On a quick tour of the basement he starts to explain in more detail — and I start to empathise with the previous reporters. It’s an incredibly complicated process and even then I know he’s not explaining the half of it. There’s also lots he can’t tell me including the meaning of the fiendishly complex diagram on a whiteboard in his office. Working with scientists from the University of Sheffield has opened up lots of opportunities but has also meant he’s had to sign an agreement not to disclose information that could be “commercially sensitive” .
Thankfully, the plants are slightly easier to understand. In one room, tray after tray of green shoots sit under bright LED lights, while tanks of water connected by plastic pipes bubble away underneath. In the growing trays are an astonishing array of tiny green crops. These include red radish, broccoli, coriander, shiso, basil, micro kale and many others I can’t remember. Grabbing a pair of scissors, Luke cuts off samples for me to try and watches my reaction as the intense flavours explode on my tongue. “When you grow stuff like this it makes it taste a lot stronger,” he reveals.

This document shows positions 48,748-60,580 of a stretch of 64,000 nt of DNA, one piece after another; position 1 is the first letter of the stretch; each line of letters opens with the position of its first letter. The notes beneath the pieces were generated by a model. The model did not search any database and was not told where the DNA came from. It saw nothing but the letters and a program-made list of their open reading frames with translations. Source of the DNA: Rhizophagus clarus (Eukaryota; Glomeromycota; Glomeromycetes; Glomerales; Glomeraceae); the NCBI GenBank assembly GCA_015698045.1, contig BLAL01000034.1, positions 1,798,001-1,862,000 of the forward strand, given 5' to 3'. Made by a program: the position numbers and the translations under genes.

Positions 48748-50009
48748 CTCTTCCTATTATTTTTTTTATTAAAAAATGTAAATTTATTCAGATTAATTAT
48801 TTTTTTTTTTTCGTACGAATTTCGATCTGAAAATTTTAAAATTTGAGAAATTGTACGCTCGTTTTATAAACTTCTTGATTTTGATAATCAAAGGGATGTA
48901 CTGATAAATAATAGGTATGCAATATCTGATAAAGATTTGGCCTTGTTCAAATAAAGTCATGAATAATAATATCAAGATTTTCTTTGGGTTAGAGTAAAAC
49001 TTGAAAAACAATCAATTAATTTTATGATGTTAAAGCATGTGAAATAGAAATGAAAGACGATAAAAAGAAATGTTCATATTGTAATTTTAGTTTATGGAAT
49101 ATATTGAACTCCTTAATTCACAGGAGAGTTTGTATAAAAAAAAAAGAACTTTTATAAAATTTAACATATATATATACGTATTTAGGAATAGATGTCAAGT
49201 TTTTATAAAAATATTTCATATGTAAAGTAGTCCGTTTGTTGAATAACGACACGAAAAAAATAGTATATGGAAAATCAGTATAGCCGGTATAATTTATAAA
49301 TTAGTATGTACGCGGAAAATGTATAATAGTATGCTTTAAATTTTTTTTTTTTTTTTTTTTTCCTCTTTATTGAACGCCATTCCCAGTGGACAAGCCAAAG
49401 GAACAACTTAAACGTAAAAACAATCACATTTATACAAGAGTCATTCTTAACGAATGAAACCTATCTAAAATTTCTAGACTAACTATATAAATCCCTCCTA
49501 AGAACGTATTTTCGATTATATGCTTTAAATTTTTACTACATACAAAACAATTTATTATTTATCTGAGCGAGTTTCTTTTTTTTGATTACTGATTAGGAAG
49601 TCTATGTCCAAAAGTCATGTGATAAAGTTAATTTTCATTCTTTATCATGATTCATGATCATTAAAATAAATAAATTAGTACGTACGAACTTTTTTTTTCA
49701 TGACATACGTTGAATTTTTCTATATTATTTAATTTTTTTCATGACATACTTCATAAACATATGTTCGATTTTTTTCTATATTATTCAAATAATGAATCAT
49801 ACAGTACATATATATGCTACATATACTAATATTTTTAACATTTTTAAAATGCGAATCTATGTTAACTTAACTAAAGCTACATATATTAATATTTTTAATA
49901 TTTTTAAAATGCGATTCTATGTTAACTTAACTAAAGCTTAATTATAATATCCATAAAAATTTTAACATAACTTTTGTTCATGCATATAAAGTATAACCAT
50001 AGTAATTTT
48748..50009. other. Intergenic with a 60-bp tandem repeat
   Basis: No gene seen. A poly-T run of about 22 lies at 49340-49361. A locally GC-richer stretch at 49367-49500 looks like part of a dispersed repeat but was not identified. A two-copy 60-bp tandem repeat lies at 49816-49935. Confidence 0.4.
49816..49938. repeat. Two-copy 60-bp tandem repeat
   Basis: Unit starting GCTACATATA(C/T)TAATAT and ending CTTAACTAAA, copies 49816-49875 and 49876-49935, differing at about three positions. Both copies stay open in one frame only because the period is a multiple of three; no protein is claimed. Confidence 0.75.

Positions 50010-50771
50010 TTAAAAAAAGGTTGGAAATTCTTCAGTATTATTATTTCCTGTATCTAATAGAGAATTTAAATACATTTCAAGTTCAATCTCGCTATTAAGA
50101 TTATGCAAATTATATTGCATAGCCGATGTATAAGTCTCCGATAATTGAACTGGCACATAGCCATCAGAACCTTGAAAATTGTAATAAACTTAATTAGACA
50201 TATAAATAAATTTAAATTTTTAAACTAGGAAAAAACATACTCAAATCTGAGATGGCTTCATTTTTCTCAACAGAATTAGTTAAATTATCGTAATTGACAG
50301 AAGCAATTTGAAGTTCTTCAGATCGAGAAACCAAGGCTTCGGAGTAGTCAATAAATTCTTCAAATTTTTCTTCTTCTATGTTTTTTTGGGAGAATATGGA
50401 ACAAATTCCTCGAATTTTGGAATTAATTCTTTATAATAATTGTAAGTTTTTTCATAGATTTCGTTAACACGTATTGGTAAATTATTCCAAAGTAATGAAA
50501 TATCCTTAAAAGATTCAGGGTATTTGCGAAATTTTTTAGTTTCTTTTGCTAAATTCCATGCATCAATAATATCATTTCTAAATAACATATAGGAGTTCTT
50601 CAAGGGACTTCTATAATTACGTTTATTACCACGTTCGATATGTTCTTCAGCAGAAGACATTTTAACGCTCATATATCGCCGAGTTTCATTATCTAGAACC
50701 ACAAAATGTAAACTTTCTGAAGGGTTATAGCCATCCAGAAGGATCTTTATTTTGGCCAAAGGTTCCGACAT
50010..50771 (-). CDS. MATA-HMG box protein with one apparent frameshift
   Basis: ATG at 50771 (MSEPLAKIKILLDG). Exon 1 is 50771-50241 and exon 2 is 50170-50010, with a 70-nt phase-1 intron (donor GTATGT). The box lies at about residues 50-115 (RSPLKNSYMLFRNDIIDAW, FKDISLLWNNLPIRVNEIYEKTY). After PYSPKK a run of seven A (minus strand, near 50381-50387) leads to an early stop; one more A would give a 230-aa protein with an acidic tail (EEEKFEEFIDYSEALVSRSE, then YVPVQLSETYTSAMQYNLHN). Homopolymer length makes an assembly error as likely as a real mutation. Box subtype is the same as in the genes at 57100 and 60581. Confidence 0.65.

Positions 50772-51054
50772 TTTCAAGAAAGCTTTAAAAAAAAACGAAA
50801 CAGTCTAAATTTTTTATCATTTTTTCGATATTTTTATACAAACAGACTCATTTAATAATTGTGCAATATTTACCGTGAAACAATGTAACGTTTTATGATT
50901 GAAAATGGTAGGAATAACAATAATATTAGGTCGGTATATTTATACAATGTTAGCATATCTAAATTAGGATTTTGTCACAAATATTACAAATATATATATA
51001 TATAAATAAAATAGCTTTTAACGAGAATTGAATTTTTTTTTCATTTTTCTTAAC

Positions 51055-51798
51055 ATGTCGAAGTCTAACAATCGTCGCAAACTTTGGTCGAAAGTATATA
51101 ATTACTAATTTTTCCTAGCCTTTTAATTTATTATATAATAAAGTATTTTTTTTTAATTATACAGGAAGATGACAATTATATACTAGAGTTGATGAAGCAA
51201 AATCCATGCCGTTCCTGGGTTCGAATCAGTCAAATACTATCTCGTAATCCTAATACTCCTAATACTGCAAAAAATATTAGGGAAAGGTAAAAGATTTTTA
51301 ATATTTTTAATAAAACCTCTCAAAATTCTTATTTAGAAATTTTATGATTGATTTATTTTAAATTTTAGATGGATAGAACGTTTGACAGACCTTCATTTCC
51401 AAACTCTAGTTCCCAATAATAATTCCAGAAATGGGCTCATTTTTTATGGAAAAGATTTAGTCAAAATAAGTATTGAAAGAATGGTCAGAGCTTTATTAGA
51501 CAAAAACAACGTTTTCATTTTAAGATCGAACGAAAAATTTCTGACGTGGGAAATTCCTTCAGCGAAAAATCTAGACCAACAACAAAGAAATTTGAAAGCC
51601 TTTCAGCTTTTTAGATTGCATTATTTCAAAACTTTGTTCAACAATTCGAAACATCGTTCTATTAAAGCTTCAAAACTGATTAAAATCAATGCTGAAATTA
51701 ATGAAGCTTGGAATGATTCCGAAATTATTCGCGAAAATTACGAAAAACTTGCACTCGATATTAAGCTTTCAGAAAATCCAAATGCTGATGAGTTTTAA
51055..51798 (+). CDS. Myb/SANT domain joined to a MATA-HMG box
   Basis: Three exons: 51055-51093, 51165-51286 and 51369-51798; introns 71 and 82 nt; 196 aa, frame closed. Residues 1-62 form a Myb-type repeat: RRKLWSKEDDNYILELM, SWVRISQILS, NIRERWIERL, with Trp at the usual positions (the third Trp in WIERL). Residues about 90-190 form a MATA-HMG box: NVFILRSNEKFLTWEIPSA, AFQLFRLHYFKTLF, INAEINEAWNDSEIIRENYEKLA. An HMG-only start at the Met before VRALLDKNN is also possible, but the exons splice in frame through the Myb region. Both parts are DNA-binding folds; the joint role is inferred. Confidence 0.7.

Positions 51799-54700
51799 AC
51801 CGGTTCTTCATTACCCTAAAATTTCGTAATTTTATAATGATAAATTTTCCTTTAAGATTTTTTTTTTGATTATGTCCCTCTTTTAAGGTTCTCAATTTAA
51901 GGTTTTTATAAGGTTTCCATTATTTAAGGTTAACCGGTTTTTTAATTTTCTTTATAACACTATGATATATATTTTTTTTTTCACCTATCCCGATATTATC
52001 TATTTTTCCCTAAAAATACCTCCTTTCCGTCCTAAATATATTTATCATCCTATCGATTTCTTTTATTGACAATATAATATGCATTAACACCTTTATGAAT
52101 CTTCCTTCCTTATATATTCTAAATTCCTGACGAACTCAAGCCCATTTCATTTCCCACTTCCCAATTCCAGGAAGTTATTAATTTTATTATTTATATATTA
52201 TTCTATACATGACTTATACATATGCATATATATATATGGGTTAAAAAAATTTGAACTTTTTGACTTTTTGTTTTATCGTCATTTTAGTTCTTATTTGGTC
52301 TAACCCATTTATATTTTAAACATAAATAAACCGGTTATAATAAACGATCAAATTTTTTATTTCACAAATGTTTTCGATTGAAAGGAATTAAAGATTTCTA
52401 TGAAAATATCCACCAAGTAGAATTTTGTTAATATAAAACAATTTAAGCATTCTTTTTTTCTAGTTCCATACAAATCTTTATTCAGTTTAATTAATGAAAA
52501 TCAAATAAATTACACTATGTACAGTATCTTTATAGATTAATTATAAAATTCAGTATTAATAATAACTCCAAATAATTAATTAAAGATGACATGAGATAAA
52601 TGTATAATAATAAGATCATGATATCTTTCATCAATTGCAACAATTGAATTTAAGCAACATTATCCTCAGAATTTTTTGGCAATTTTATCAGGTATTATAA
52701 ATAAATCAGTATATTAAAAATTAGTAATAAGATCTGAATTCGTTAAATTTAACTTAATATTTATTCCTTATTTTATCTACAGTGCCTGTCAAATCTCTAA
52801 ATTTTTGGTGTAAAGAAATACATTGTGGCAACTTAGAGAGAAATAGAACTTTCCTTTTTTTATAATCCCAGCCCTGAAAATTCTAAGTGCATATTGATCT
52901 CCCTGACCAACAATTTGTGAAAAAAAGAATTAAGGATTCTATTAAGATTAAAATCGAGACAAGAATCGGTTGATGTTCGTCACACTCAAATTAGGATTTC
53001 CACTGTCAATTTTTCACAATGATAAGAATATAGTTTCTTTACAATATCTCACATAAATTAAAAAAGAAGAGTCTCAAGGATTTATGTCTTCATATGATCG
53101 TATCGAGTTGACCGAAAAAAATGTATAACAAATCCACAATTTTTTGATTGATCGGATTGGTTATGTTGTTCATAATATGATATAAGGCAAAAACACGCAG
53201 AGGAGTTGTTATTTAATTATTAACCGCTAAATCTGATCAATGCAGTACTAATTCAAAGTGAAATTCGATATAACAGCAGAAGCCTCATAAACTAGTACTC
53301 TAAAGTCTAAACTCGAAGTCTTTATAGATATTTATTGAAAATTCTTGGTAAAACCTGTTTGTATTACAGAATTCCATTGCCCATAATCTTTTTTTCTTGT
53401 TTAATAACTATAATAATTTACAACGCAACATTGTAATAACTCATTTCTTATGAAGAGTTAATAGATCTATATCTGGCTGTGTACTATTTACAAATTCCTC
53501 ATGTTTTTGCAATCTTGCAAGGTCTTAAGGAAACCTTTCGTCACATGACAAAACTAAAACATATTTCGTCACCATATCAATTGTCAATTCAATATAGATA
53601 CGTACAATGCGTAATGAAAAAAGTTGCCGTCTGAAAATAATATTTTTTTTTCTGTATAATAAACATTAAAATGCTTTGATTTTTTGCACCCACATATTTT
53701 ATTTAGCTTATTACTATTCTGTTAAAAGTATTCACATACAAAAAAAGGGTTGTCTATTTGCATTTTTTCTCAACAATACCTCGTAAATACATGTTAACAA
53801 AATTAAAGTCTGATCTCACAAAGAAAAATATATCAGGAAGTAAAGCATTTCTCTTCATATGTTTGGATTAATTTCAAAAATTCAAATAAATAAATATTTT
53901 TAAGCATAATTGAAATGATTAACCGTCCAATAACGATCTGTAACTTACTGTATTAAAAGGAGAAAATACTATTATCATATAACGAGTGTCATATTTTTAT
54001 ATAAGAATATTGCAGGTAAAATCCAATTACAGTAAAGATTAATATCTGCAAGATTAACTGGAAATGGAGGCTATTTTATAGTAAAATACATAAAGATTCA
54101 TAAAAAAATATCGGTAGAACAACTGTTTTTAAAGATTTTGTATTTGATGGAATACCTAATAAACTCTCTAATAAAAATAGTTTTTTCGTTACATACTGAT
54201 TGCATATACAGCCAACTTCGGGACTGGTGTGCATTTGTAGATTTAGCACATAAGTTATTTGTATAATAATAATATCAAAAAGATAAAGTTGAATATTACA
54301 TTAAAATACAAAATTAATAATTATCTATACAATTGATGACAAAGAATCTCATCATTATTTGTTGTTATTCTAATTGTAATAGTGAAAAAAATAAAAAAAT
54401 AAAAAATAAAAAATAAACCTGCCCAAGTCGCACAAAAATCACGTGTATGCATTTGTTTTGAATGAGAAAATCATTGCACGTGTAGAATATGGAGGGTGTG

Next door, polystyrene trays float on tanks of water ready for 140 lettuces to be planted into, while in a back room half a dozen bathtubs are filled with tonnes of soil and hundreds of unseen “red wiggler” worms, especially chosen for their tendency to munch through soil at an astonishing rate. The system works just like a forest, he tells me. But the “closed loop” he’s created supercharges the process. In just eight weeks time they will produce a soil that is perfect to be planted into, something that in the natural world would take years. Despite my baffled expressions he says it’s actually quite a simple process of trays, buckets, pumps and hoses. The clever bit is the natural processes happening in the soil and the worms. “The really complicated stuff going on is the microbiology,” he tells me.